William McGonnagall

The Legion has it too easy. Scottish poet, William McGonnagall, had food thrown at him during public readings. He was heckled and harassed and chased off the stage.

The Legion only has to deal with words thrown at them. Although in the case of Dagstine, I would welcome a return to the old ways. He would look great with a couple of rotten tomatoes oozing down his face. Maybe some ten-day old rotted pasta dribbling off his chin?

All this over sensitivity on the part of writers who can’t write, or when they can only manage to achieve poor results, belongs with the entitlement generation. Spoiled brats who have no notion how lucky they are to be writing in the 21st century.

The audience has never treated failures kindly. Those who fail to entertain are summarily driven from the stage. It has been this way since the days of Homer; and probably longer than that.

It becomes tiresome when someone who refuses to improve their craft insists upon their intrinsic genius, and screams about conspiracies. While some historical conspiracies have existed, private conspiracies are rare. And a conspiracy of critics even rarer.

Messageboards are the equivalent of town squares. Blogs are the equivalent of broadsheets.

The broadsheets of the periods dating from the Reign of Elizabeth the 1st to the American Revolution, contain enough savagery and vitriol to make even Pacione look mild and harmless.

That is precursor to what we have today with the internet. The styles have changed a bit, but the nature and expression has changed little.

No doubt had Dagstine and I had this battle of words in the 17th century, swords would have been drawn and one or both of us would have died. Or go forward a bit and the flintlock pistols made dueling substantially more dangerous. Twenty paces, turn, and fire, gentlemen.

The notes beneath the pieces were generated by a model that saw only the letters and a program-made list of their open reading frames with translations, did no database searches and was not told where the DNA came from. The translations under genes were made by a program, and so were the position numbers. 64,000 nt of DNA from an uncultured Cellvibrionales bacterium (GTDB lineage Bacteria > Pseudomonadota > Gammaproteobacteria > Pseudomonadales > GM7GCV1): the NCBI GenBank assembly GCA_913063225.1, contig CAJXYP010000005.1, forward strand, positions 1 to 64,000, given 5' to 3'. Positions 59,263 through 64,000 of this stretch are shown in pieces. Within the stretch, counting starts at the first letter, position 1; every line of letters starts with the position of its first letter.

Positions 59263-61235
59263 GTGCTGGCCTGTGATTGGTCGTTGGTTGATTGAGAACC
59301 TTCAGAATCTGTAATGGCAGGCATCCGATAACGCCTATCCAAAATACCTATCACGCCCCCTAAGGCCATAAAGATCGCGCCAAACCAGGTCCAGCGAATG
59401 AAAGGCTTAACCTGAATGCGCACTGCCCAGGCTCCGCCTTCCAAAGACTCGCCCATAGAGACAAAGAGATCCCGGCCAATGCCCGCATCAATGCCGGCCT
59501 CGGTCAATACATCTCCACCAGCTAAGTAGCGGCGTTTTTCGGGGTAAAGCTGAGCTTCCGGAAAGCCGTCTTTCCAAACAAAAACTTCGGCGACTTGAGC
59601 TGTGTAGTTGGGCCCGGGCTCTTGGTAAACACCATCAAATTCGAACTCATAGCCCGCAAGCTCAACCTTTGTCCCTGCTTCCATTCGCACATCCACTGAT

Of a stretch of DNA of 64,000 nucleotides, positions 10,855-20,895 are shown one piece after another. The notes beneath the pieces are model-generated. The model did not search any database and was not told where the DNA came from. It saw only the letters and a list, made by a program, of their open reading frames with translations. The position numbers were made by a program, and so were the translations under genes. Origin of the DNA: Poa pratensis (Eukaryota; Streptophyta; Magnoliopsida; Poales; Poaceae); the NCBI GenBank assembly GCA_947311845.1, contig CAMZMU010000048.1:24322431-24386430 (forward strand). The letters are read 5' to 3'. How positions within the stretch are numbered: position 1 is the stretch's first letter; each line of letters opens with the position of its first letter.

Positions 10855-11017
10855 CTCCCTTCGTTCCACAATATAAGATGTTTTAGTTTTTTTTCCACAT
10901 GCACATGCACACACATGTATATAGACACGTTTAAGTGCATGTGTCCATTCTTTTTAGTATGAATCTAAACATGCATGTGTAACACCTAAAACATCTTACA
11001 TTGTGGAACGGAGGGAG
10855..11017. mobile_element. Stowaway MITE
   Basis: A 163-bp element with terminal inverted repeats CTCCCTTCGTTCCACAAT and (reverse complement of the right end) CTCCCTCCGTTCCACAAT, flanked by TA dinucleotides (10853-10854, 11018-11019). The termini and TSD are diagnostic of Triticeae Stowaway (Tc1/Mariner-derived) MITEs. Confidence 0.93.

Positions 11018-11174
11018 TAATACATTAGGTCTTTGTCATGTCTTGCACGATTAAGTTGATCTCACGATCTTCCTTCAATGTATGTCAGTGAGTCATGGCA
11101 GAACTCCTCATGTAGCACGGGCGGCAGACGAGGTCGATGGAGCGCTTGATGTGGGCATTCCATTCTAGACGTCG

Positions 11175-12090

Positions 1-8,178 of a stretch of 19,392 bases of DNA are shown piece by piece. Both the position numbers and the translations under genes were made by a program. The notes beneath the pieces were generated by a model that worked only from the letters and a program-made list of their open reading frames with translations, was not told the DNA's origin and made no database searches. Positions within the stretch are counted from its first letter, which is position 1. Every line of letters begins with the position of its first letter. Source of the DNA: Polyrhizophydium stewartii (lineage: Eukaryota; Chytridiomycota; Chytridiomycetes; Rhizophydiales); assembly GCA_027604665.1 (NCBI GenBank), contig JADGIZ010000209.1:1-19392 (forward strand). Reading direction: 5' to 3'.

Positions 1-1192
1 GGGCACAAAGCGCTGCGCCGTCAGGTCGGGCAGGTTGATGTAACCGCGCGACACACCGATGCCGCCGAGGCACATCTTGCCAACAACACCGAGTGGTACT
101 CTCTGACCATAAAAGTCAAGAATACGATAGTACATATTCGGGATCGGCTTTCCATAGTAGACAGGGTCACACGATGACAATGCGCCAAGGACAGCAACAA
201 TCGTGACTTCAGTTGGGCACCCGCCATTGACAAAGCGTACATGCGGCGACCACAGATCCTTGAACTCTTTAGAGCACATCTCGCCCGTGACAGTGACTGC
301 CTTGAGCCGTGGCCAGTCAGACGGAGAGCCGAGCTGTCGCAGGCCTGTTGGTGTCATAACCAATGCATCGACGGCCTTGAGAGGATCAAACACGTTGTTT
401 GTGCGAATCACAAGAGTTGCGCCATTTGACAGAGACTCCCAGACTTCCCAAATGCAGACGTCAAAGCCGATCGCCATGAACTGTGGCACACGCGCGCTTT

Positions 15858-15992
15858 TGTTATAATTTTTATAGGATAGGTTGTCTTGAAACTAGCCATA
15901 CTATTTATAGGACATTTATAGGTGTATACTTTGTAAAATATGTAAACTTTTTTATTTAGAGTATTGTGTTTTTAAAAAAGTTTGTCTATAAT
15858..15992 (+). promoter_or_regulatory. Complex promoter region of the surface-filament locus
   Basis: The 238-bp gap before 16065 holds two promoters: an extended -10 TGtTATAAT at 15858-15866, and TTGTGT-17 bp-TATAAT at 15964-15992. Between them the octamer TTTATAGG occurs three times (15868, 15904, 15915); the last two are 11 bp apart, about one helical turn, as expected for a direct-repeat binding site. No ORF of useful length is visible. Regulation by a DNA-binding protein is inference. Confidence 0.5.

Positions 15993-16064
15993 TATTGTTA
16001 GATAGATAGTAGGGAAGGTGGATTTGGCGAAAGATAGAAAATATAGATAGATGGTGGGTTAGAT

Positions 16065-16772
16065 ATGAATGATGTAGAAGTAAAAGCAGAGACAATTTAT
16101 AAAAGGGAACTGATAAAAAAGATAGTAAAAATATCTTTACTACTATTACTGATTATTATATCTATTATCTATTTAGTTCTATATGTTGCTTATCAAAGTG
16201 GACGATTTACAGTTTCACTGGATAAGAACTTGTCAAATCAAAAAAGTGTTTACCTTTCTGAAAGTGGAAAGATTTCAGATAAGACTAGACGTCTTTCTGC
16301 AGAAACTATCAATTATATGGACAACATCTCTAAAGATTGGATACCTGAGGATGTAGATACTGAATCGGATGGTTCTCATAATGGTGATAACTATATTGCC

But the course of history brings changes. The spirit remains the same, but the expression of that spirit is altered by the rules placed upon society in an attempt to buckle a checkrein onto patterns of behavior.

While it is true that actions speak louder than words, today words are often the only weapon we have at our disposals in these drawn-word quarrels. As destructive as words can be, especially lies and false allegations, they are still not the swords and pistols of the past.

Yes, words can injure our feelings; however, they cannot wound our bodies.

So let’s go back to actions speak louder than words and take a look at what actions those might be in these days of drawn-word quarrels.

To viciously attack one’s critics is an empty gesture. Nothing is altered by it.

The only action that can alter matters is an effort to improve.

When H was a young would-be writer, he showed Harlan Ellison his novel. Harlen told him that he should learn to fry eggs because he would never achieve anything as a writer.

Instead of jumping all over Harlan, H went back and continued to improve his work.

Three years later, H’s publisher showed his book to Harlan. Harlan was so impressed that he took back those words about frying eggs in his introduction to H’s novel, Season of the Witch.

Had H resorted to the type of vitriol practiced by the Legion, that introduction would never have been written. Harlan would never have taken back his words and produced it.

The only thing that changed Harlan’s perception of H from that of a talentless wannabe to a talented newcomer was hard work.

As crazy as H was, he remained a brilliant writer and became an early collaborator with Larry Niven.

The legion would do well to find it in themselves to take the same route that H did with Harlan.